Concord, N.H. – October 2, 2014 – A full house of East Concord residents and New Hampshire farmers met last night before the city planning board. A public hearing to address the application for a major site plan of a USDA certified poultry processing plant was met with enthusiasm and concern.
Property owners expressed their worries about odor and fears of property devaluation resulting from the proposed Fournier Foods, LLC facility. Whereas local farmers voiced their excitement and support for the processor, as it will enable them to expand their businesses in a growing market.
Fournier Foods, LLC co-owners Omar Khudari and Craig Fournier are seeking approval for construction at 52 Locke Road, a 20-acre lot situated in an industrial zoned area.
“We will be a model business that produces local food,” said Fournier during the five hour hearing. “Odor can be managed and won’t be an issue. We assure you that we will be the kind of facility you will be proud to have in your neighborhood, while meeting the critical need for New Hampshire agriculture.”
Considering that the roughly 5,500-square-foot proposed facility meets all city requirements, it is doubtful the board will reject the application.
The Fournier Foods team included engineers, an architect, a traffic specialist and experienced personnel from Webber/Smith Associates, an engineering firm specializing in food facilities from Iowa. The team provided a thorough review of the proposal and discussed the unloading of birds, processing, water use and odor management.
It is an ideal location located off of Exit 16 from Interstate 93 with no direct residential abutters. Fournier explained that the site would accommodate over 100 farmers within an hour drive. In addition, the site has the necessary infrastructure for such a facility.
The current situation for poultry meat producers in the Granite State hinders the local demand. For farmers to sell poultry meat legally (without USDA inspection), they cannot process more than 1,000 birds on their farm. This reduces availability of locally raised poultry to restaurants, grocery stores and direct consumers.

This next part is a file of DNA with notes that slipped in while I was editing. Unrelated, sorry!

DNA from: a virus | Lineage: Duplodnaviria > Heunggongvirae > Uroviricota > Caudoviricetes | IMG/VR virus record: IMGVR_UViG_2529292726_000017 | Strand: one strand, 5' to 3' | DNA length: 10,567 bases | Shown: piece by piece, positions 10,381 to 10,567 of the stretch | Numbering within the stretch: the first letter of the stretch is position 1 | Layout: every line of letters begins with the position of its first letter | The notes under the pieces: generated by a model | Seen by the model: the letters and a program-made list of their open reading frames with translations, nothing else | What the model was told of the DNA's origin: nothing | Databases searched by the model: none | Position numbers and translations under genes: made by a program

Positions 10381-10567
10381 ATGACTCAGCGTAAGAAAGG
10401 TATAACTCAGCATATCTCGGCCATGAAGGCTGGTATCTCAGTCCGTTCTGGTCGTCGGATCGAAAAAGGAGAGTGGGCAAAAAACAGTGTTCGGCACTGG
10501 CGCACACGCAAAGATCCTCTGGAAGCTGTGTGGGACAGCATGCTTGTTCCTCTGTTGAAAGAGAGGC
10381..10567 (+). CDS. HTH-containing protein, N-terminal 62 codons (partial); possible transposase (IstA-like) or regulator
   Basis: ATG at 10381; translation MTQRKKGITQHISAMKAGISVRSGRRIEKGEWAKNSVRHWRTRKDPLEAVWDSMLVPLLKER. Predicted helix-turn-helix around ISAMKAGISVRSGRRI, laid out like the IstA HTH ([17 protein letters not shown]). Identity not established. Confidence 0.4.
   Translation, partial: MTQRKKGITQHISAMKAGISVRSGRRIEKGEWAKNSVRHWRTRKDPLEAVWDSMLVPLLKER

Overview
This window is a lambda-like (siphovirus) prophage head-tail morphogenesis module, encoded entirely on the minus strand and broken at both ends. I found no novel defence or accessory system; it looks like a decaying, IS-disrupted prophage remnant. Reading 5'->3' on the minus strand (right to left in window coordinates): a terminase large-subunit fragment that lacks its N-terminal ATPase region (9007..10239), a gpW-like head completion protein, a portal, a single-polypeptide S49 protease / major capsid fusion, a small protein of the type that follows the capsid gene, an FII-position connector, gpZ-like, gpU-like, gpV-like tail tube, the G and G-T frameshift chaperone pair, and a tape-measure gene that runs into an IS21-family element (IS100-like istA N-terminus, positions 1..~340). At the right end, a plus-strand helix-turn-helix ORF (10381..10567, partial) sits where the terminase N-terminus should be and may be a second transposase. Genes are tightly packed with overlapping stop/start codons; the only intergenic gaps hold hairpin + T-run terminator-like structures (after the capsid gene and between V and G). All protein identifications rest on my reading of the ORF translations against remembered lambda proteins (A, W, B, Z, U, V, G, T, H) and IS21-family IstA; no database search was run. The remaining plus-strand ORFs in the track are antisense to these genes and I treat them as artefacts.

“Inadequate USDA certified processing facilities in New Hampshire limits farmers and consumers,” said Amy Manzelli with BCM Environmental & Land Law representing Fournier Foods. “We are about to open up a tremendous market for small scale poultry farming in the state.”
Andrew Howe of Beans & Greens Farm in Gilford started raising chickens three years ago. “It is our biggest seller in our retail store as it is the most affordable meat,” said Howe. “Our customers want fresh local chicken so we slaughter weekly on the farm. But we are limited to 1,000 birds by law. Having a USDA processor 25 minutes away would enable me to possibly expand my operation to 4,000 or 5,000 birds.”
At this point, Fournier Foods expects to process chickens and turkeys only. Geese and ducks may be considered at a later date.
The facility has been designed to manage 2,000 birds per eight-hour shift, with the expectation of three shifts totaling a 6,000 daily limit. To manage the workload, 23 employees will be hired.
Policy Director Rob Johnson spoke on behalf of the New Hampshire Farm Bureau Federation. “The Farm Bureau board of directors believes this is the best location for success,” stated Johnson. “It is centrally located in the state, which will maintain and encourage new farms to grow.”
Johnson also addressed some of the residents’ concerns about large-scale poultry farms coming to New Hampshire. “It’s not practical,” noted Johnson. “Large poultry farms exist in other parts of the country because there is feed readily available. It is a lot less expensive to produce poultry and livestock in other areas and ship it here.”
Concord Planning Board Chairman Gerry Drypolcher suggested the city hire an expert to conduct an independent odor review and that the applicant would be responsible for the expense. As for traffic, water usage and ordinance enforcement, city staff will investigate and report on.
The planning board will meet again on October 15 and an official decision is likely to happen in November.